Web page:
Washington’s Privacy Act has not been passed by the state’s House of Representatives, meaning Sunday’s deadline to advance the bill this session has been missed.

The bill, which was strengthened last month to include new opt-out controls and a private right to action, was not called to a vote in the House of Representatives. The bill had been passed by the state’s Upper House, the Senate, prior to the amendments in March.

The failure of the House to pass the Washington Privacy Act means this is the third consecutive year a version of the bill has failed, with the House seemingly in favour of a private right to action and the Senate comfortable without it.

Despite Sunday’s deadline for non-fiscal bills being passed, a representative of bill sponsor Senator Reuven Carlyle told the International Association of Privacy Professionals (IAPP) “the bill remains alive through the end of the legislative session” but did not provide reasons.

According to the Washington State Legislature website the “only initiatives, alternatives to initiatives, budgets and matters necessary to implement budgets, matters that affect state revenue, messages pertaining to amendments, differences between the houses, and matters incident to the interim and closing of the session” may be considered after the 11 April cut-off.

The draft bill would extend the rights of consumers to include access to data, power to delete and amend their data, or to opt-out of certain forms of data collection completely, which is consistent with California’s California Consumer Privacy Act (CCPA)

The draft Bill also includes the right to submit a request to a data controller via a designated authorized agent; or via user-enabled global privacy controls such as browser plug-ins or settings to signal the consumer’s choice to opt-out.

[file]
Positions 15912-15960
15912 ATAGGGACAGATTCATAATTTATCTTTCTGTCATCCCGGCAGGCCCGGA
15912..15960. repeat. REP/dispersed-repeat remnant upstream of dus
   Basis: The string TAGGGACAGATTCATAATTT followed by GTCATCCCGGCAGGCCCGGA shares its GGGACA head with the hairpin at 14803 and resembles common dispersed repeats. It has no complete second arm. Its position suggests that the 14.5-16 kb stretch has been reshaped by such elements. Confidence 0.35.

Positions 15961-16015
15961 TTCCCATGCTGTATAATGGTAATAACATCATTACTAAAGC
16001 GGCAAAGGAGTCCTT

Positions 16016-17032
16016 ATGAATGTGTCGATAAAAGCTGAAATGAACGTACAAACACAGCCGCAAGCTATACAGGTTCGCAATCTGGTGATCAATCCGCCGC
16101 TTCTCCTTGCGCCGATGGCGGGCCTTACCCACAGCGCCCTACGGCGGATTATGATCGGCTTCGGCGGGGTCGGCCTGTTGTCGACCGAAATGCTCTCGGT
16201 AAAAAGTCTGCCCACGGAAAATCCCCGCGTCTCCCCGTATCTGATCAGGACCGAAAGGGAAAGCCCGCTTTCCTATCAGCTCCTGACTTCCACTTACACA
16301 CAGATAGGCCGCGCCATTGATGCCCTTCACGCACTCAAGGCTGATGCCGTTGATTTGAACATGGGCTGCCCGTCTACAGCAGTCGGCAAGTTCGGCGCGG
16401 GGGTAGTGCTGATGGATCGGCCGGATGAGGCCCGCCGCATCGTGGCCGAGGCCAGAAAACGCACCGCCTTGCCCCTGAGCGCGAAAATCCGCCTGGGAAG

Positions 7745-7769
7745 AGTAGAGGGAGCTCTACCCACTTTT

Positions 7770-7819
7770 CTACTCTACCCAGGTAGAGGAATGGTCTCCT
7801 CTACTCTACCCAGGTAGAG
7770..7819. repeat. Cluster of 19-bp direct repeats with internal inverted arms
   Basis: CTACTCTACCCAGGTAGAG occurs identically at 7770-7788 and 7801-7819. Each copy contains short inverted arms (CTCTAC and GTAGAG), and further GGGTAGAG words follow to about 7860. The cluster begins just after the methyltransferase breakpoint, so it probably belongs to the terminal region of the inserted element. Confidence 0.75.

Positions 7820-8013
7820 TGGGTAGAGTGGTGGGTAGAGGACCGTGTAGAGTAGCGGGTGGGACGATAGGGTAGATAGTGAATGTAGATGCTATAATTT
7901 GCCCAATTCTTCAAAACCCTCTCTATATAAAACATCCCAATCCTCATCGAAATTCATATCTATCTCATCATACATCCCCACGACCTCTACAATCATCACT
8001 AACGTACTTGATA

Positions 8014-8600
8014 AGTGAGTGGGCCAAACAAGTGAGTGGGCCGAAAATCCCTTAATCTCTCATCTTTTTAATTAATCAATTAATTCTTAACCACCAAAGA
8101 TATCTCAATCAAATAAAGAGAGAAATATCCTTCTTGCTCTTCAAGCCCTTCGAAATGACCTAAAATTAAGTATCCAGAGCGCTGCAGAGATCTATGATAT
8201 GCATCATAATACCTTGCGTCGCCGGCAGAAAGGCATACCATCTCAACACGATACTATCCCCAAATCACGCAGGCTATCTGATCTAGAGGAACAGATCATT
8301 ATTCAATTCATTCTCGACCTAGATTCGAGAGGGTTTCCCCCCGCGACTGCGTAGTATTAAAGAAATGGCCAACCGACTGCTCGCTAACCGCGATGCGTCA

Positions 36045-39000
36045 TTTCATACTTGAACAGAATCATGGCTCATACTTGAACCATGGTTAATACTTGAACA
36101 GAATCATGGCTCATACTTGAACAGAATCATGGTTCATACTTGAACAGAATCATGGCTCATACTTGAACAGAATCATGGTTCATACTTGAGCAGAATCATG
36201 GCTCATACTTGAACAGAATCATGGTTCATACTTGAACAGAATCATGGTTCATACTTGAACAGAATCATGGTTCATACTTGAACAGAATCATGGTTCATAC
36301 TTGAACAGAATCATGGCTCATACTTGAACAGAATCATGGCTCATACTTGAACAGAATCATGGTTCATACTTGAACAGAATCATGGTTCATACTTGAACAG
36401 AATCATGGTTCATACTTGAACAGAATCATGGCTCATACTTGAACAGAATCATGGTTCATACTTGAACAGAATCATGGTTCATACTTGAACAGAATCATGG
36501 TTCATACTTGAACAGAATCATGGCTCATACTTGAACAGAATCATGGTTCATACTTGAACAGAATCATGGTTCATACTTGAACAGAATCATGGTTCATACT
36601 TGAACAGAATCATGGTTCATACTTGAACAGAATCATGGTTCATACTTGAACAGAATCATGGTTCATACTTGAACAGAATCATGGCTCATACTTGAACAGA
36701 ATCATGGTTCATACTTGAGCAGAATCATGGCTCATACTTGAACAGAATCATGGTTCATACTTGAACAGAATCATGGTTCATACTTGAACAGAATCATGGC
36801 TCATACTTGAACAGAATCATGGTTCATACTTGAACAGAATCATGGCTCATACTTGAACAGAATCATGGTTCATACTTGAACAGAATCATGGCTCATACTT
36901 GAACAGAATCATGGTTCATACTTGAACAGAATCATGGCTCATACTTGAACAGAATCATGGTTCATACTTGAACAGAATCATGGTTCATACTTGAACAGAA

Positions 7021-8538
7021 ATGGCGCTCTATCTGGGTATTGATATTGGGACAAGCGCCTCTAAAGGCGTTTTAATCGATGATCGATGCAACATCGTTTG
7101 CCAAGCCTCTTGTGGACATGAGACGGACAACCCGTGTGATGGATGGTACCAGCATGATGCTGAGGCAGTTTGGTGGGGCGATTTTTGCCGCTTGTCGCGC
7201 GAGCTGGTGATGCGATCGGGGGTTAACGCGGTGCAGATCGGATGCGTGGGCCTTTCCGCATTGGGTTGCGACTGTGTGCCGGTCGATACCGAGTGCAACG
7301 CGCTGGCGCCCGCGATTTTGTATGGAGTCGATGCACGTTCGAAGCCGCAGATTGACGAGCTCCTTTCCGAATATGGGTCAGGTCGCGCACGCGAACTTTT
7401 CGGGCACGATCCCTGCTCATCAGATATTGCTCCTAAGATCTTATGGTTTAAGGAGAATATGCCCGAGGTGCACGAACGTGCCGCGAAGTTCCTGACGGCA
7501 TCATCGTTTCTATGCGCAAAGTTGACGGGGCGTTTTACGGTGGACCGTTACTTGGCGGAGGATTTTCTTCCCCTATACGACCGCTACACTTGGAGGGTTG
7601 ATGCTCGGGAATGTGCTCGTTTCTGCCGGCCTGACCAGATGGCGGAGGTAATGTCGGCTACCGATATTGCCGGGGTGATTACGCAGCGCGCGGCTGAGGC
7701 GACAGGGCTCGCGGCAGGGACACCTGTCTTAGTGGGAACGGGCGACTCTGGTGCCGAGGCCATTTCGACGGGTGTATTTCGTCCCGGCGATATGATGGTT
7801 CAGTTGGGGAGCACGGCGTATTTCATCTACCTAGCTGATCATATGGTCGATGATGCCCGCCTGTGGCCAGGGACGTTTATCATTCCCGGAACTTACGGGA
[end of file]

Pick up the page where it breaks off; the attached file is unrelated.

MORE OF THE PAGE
The stalling of the legislation is the latest development in the chequered progress of data protection laws across the US.

Only one state, California, has a privacy law in place. Its CCCPA  took effect last year and was supplemented by the California Privacy Rights Act (CPRA) in November. The CPRA notably establishes the California Privacy Protection Agency – an independent agency to handle regulation and enforcement.

It also allows consumers to prevent businesses from sharing personal data, amend their personal data, and limit the use of “sensitive personal information” such as precise geolocation, race, ethnicity and health information.

Virginia’s Consumer Data Protection Act signed into law by State Governor Ralph Northam in March takes effect on 1 January 2023.

The Virginia law allows consumers to confirm whether a company is holding their data and access it using an automated system. They can then amend inaccuracies or force the company to delete it altogether.

Consumers can also prevent companies from using the information for marketing or other purposes.

The latest update from the IAPP, published on 12 April, shows there are active bills at various stages of progress in Alabama, Alaska, Arizona, Colorado, Connecticut, Florida, Illinois, Maryland, Massachusetts, Minnesota, New Jersey, New York and Texas.

Privacy bills have failed in Kentucky, Mississippi, North Dakota, Oklahoma, Utah and West Virginia.

A federal privacy bill was also proposed to the US Senate in March by Democratic representative Suzan DelBene. This would create a national standard for privacy rights across the US. It would propose stricter guidelines for sensitive data such as social security numbers and health data than for less sensitive information like names and emails.

As envisaged under the bill, consumers must explicitly opt-in to allow a company to sell or share their sensitive personal information, but they can opt out of sharing of their non-sensitive personal information.

At-a-glance: state privacy legislation in the US



Passed but not yet taken effect


In progress

Alabama, Alaska, Arizona, Colorado, Connecticut, Florida, Illinois, Maryland, Massachusetts, Minnesota, New Jersey, New York and Texas.

Failed to pass

Washington, Kentucky, Mississippi, North Dakota, Oklahoma, Utah and West Virginia.

Source: IAPP